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If you knew this day was your last, how would you spend it? On what would you ruminate? We live in many cases as if our lives were unlimited, and our time is reclaimable. The song verse “Live like you were dying” offers some sage advice. How much more loving, forgiving, carefree, joyous, and compassionate would you be if you lived as if your days were numbered? What lasting impression would you want to leave in the lives of other people?

A host of extraneous thoughts could more likely be eliminated – past obsession, future worry, and present discontent. I would imagine if this was your last day you would be grateful for what you had, and simply amazed with life itself. The movie “Griffin and Phoenix” revolves around two characters who both have terminal illnesses. One of the terminally ill (played by Amanda Peet) reminisces at the end of her life: “This is the last time I’ll hold a pencil;” “This is the last time I’ll see a sunset…” Things and people we take for granted (e.g., friends, family, and experiences) would take on a whole new meaning if we knew our time was precious. Last year I visited the Winchester mansion, maintained and expanded by the eccentric heiress. Interestingly, in her lockbox there were only two items – her husband’s obituary, and a lock of her daughter’s hair.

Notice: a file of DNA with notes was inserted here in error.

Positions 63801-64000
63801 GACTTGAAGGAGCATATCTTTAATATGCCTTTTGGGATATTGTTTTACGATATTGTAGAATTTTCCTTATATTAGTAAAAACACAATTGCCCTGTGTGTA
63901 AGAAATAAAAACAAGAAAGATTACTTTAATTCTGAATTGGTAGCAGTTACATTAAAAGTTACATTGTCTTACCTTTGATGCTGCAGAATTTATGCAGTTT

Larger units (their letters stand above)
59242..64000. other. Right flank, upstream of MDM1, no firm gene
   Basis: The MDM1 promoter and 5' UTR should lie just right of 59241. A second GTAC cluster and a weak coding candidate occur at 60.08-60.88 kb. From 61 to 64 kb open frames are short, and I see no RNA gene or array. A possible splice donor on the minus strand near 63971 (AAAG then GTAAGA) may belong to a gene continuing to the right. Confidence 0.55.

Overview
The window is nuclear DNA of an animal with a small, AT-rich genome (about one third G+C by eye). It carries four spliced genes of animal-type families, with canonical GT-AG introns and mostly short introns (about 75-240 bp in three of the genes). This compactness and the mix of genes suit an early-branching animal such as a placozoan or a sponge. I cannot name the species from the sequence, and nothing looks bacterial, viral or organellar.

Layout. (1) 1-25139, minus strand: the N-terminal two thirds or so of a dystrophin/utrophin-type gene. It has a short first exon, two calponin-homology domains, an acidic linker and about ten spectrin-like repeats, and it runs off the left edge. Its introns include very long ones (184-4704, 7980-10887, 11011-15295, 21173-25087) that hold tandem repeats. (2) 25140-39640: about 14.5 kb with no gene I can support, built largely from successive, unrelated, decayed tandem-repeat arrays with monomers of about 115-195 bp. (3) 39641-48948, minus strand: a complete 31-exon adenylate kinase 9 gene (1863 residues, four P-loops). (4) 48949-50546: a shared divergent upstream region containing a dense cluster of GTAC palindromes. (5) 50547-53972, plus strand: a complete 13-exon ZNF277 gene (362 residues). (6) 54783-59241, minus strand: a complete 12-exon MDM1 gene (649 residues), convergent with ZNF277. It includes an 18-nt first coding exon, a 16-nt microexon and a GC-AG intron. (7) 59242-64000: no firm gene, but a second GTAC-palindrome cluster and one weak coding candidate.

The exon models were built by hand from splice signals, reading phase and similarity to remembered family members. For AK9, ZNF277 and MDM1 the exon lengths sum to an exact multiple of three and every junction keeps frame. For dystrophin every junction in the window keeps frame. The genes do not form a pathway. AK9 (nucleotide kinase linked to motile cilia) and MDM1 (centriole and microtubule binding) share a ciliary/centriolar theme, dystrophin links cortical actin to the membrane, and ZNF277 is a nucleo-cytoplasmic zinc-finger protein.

Organization involves keeping only what’s useful and non-repetitive – this process includes discarding anxiety, obsessive thoughts, anger, bitterness, and any of the emotions that lie on the bottom half of the MapofEmotions.

What ridiculous grudge would you relinquish if this were the last time those others would see your face? What would you say? I’m not sure why we leave some of our most loving sentiments for funerals, when it’s too late. In the movie “Last Holiday,” Queen Latifah’s character (who learns that she has only three weeks to live) in looking back says “I would have loved more, I would have laughed more, and I wouldn’t have been so afraid.” Fortunately, she lives and is able to implement this epiphany during each day of the rest of her life.

In On Golden Pond, Jane Fonda (in an attempt to restore their relationship) tells her onscreen (and off-screen) father at his eightieth birthday how much he means to her. This potential life altering mishap is an exhortation to us to use our time wisely. What would be the top five things on which you’d focus if you knew this was your last day? Just for argument’s sake think about this, journal your entry, and the next day make a concerted effort to perform those activities.

What framework would guide your thoughts? On what would your mind ponder? Don’t make the mistake of waiting until it’s too late to live on the edge, be the person you dreamed about, or to fulfill your most ardent desire. Do it now. With abandon.

Live out loud and raise the roof. Your time is limited, but your impact is lasting. At Al Gore Senior’s funeral, his son said, “Dad, your life brought down the house.” Will people be able to say the same about you?

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All viewpoints expressed by Jackie Gilbert are her own, and not of her employer.

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